Nina Simone was an immeasurable talent, more than just a classically trained pianist with a powerful voice. Simone’s contribution to the world of music was substantial, as captured by this documentary. What Happened, Miss Simone, directed by Liz Garbus, paints the full picture of Miss Simone’s career, the talent, and the struggles of a brilliant musician. (JEP: 3.5/5)
Review by Contributing Editor Jessica E. Perry
Liz Garbus opens her documentary with a Maya Angelou quote from which the film also earned its title. Garbus traces Nina Simone’s career from its beginning, never shying away from the dark moments that shadowed Miss Simone’s life.
With interviews from Simone herself, her daughter, ex-husband, and other prominent figures in her life, the story brought to the screen is honest. In addition to the numerous interviews, Garbus also utilized video footage from Simone’s performances, journal entries, and photos.
As a young girl Nina Simone’s dream was to be the first African American classical pianist, that is what she studied, that is what she knew. She did not begin her career with the goal of becoming a jazz singer. Instead, it was only through necessity that she discovered her voice.
Nina Simone began playing piano in church at a young age. She stated that because of her dedication to her craft, she felt isolated from other children, her loneliness striking. Her talents took her to study at places like Juilliard, but when money ran out Simone had no other choice but to find work.
So she went to Atlantic City, changed her name from Eunice Kathleen Waymon to the “Nina Simone” that we all know, and got a job playing piano in a club. However, in order to keep the job, she had to do more than play just classical songs…she had to sing. In that moment “Nina Simone” was born.
Simone found a purpose for the stage, as it was a place where she could use her voice to help her people. When the Civil Rights Movement broke out, Simone was at the forefront. Classical music was no longer what she lived for. Instead, it was Civil Rights music. She had a voice that could and would be heard, and she used it.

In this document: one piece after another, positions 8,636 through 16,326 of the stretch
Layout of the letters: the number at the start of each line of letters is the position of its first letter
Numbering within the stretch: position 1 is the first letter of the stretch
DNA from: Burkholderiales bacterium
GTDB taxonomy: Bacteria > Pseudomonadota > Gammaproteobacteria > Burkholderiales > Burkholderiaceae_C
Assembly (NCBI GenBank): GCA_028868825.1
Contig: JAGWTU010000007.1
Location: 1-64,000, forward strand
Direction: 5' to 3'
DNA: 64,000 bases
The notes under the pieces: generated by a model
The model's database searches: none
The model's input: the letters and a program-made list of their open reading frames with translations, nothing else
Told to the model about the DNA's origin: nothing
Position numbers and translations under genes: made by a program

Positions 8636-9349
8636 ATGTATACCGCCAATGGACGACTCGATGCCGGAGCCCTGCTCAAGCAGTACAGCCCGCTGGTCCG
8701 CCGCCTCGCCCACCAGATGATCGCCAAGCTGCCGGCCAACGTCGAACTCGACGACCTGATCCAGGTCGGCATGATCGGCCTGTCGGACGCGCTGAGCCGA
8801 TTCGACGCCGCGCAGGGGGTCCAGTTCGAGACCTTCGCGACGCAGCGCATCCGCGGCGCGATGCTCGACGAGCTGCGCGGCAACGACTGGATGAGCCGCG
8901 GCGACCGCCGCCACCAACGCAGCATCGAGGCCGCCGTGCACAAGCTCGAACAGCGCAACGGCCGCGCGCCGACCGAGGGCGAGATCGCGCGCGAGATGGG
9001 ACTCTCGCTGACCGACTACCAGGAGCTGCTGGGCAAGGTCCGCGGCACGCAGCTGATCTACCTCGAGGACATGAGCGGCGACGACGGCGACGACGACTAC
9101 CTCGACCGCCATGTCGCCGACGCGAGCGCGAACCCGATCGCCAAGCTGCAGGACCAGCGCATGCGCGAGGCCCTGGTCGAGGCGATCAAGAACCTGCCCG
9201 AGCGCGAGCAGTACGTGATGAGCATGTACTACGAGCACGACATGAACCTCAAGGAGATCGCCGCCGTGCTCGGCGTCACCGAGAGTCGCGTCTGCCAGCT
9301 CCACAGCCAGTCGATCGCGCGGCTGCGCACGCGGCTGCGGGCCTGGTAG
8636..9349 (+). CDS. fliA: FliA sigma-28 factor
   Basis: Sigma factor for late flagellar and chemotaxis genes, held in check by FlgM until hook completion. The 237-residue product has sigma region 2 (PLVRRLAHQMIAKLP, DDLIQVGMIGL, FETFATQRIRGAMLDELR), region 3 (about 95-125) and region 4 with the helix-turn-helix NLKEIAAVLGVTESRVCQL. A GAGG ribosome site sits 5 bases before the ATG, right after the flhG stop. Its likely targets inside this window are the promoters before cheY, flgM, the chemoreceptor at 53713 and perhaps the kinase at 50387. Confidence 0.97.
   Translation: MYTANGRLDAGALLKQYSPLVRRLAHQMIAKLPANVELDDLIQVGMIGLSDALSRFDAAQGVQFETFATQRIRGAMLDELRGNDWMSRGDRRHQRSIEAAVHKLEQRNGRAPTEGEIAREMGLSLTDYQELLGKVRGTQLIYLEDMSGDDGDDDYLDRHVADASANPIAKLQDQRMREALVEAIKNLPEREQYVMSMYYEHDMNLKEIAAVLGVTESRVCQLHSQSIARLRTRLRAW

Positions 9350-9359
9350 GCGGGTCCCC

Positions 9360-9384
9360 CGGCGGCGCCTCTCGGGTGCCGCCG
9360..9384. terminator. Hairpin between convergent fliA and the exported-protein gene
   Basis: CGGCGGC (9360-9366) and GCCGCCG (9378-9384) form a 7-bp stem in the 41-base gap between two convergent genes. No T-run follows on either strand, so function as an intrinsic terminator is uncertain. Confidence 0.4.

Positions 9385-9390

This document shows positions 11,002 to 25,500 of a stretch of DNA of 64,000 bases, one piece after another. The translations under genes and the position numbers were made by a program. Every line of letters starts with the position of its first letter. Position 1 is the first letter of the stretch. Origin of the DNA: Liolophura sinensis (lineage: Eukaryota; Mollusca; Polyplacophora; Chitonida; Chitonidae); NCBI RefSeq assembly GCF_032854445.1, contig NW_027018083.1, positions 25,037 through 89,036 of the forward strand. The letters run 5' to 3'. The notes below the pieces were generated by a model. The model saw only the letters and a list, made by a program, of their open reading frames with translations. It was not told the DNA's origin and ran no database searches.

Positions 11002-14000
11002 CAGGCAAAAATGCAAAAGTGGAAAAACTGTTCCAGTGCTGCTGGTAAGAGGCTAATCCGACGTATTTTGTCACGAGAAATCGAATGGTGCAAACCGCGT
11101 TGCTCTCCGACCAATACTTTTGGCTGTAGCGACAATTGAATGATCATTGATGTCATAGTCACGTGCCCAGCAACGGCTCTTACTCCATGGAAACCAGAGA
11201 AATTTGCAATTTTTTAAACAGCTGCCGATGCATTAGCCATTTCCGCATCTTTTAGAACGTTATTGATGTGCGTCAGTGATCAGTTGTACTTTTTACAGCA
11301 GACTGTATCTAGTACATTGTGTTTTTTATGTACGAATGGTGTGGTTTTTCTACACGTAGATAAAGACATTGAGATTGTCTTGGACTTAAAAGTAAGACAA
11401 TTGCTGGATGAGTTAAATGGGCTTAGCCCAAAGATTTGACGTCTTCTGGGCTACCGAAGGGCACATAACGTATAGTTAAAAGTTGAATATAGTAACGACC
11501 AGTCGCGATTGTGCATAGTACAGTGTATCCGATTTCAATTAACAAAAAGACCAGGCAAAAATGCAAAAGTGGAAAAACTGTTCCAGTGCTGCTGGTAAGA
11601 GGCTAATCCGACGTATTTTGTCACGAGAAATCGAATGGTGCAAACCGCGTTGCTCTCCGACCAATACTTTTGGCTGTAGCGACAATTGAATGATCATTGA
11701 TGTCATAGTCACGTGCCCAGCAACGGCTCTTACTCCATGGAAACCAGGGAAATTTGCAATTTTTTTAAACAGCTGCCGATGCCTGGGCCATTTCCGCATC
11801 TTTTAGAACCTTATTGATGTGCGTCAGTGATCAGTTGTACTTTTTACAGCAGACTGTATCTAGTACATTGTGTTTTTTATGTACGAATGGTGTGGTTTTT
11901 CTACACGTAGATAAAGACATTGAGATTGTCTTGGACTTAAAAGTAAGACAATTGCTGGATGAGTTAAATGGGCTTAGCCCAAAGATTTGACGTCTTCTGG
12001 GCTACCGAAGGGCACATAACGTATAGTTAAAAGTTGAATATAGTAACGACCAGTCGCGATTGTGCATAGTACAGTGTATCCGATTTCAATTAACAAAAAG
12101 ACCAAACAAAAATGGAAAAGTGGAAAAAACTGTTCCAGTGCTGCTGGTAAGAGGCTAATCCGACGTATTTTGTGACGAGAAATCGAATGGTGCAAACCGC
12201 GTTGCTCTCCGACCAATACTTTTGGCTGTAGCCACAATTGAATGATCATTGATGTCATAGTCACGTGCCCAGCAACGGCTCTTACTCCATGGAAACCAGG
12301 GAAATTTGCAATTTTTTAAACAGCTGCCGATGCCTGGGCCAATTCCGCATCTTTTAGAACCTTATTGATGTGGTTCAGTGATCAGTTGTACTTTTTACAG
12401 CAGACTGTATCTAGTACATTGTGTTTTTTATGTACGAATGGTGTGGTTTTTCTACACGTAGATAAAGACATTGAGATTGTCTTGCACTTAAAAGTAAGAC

However, her life and career were severely impacted by her struggles with depression and bipolar disorder. Her daughter, Lisa Simone Kelly, stressed that for her mother she was always “Nina Simone” both on and off the stage, and that is where it became a problem.
Suffering from fits of depression and anger, Simone sought medical help but could not be diagnosed at the time. Her career took a downward spiral, and it was not until years later that she was finally diagnosed with bipolar disorder. With medical attention, Miss Simone was able to return to the stage with the force and brilliance she had once commanded, venturing forth on a last world tour.
Liz Garbus has brought us a powerful documentary, voicing a story that should be told. I cannot readily say that I was captivated by the film itself, as it took me a few tries to get through it, but I was drawn in by Simone’s powerful story and stunning performances. See it for yourself, if at least for the music.
Top Photo: Nina Simone performing
Bottom Photo: Nina Simone in an interview
Photo Credits: Netflix
This documentary style does not allow for many character to character interactions.